Posted by Bob on July 20, 2005
In Reply to: Nother posted by Maria on July 20, 2005
: I notice people use the phrase "and whatnot" and after reviewing the comments posted on your website, I am still not clear if they are using it properly.
: It seems as if the word is meant to refer to various knickknacks or the shelf holding knickknacks, but has become used in a similar fashion as et cetera. Are they using it properly? Can you please provide further clarification on the proper use of the phrase?
: Additionally, I have noticed people ending sentences with "and what have you" in a way similar to how they use "and whatnot". I used the phrase finder and could not find "and what have you". Can you tell me something about this phrase.
: Lastly, can you please confirm that "nother" is not a proper word. I did not believe that it was but people who disagree with me have referenced me to websites that give a definition as if it is.
: Thanks very much. MJB
1. Using "and whatnot" the way we use "et cetera" is proper. It no longer is exclusive to knicknacks.
2. "And what have you" is in that same category. Likewise "and you name it."
3. "Nother" is not a word that would be used by a majority of educated people, which used to be (and still should be) the standard by which a word is regarded as standard usage. Bear in mind, the word does exist, and is usually described as "informal" or "slang" or "substandard usage." It might be used in ironic fashion by people who know better, but not seriously.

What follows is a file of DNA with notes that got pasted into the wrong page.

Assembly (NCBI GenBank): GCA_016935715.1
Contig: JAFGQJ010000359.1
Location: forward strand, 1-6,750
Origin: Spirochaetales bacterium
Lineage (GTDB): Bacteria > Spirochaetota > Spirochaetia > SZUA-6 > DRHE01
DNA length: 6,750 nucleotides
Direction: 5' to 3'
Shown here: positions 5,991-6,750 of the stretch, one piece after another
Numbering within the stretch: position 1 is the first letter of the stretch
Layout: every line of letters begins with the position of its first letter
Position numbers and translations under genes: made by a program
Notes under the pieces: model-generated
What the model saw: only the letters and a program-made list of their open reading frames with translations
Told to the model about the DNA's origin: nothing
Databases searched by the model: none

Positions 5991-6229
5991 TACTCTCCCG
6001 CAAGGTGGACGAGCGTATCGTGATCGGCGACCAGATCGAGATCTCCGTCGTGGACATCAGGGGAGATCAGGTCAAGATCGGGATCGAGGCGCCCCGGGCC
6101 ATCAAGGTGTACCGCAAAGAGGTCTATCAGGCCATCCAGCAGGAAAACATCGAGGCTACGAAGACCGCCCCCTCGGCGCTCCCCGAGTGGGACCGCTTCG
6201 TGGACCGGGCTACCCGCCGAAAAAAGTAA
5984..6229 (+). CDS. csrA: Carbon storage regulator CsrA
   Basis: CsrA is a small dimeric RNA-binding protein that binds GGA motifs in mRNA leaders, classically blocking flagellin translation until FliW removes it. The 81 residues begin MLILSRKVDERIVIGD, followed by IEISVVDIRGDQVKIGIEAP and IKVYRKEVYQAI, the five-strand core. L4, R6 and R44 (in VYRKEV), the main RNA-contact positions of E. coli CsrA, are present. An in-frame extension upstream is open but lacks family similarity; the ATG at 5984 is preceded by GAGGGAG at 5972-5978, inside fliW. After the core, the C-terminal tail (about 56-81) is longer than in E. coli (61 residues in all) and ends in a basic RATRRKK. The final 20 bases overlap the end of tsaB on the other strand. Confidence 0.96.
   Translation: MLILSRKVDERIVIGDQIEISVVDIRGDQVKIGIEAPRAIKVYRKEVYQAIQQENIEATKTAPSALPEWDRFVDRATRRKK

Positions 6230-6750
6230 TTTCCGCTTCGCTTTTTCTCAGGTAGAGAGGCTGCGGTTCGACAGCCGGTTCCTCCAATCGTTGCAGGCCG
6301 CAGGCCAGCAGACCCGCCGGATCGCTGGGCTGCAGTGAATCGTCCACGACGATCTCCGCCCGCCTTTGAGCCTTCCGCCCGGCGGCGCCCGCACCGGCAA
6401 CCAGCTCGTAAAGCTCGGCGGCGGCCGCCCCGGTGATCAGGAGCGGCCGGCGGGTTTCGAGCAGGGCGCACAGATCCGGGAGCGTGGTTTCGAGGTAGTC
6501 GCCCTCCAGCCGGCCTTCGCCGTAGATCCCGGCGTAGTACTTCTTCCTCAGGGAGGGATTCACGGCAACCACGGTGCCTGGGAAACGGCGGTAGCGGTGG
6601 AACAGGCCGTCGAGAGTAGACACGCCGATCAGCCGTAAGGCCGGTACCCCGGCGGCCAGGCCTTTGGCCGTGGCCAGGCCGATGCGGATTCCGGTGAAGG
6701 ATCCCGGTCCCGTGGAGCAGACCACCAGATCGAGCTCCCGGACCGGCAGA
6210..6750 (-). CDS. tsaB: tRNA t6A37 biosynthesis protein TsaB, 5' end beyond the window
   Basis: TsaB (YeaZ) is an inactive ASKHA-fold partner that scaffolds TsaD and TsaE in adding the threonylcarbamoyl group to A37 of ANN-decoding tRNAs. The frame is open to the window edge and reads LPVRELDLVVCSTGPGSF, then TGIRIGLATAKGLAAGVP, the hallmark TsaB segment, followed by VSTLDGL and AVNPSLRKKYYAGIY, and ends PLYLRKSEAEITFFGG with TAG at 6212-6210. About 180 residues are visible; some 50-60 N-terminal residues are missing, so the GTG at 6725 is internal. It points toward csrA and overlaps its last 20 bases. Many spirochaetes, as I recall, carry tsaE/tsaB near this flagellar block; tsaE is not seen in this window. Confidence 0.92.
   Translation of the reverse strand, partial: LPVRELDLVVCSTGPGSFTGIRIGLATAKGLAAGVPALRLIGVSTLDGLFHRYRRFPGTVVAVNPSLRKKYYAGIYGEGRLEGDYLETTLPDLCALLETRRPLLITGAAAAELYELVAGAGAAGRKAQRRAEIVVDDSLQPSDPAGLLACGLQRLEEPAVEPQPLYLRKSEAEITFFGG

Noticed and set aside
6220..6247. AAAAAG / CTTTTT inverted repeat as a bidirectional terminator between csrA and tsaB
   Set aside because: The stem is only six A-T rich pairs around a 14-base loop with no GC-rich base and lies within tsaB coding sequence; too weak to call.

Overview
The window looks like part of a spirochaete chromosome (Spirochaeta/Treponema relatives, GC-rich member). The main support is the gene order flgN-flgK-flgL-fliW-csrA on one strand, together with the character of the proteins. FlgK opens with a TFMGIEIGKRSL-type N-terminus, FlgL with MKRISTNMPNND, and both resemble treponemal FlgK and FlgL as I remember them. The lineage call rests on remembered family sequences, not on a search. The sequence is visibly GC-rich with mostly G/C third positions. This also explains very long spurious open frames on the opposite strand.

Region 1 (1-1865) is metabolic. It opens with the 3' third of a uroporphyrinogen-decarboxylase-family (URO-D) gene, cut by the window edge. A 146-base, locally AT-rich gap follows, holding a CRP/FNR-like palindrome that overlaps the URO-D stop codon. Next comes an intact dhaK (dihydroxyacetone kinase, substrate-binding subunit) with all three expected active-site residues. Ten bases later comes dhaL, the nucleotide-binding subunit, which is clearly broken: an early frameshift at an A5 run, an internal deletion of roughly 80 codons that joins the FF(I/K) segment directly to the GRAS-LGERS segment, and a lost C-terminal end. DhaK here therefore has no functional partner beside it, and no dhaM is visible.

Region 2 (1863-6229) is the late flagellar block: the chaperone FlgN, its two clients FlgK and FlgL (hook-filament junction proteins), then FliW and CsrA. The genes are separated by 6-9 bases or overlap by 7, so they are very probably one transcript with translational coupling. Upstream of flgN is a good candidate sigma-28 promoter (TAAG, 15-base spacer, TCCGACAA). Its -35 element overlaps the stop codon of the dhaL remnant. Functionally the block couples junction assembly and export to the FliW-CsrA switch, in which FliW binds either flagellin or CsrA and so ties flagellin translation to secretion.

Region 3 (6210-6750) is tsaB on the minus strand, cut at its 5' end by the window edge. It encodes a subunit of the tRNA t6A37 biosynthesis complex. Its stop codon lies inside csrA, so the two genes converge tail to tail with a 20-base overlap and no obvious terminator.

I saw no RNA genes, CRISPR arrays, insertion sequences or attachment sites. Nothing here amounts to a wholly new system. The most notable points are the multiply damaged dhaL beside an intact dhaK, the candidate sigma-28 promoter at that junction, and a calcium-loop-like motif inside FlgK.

The popularization of the word "nother" resulted from an advertising campaign about 40 years ago for Winchester, a "cigar" that looked a great deal like a cigarette, but with a brown wrapper. Because they defined it legally as a cigar, they could advertise it on television, and (thanks to a loophole in the tax laws) charge lower prices than cigarettes. To the public, it was portrayed as not a cigar, not a cigaretter, but "a whole 'nother smoke." The product eventually may have died (I believe it did) as did many of the poor fools who bought and smoked them, but the slogan lived on as a catchphrase, and many things (even to this day) are described as "a whole nother ______" So, yes, the word does exist, but if you want to use "proper" English, I'd avoid it.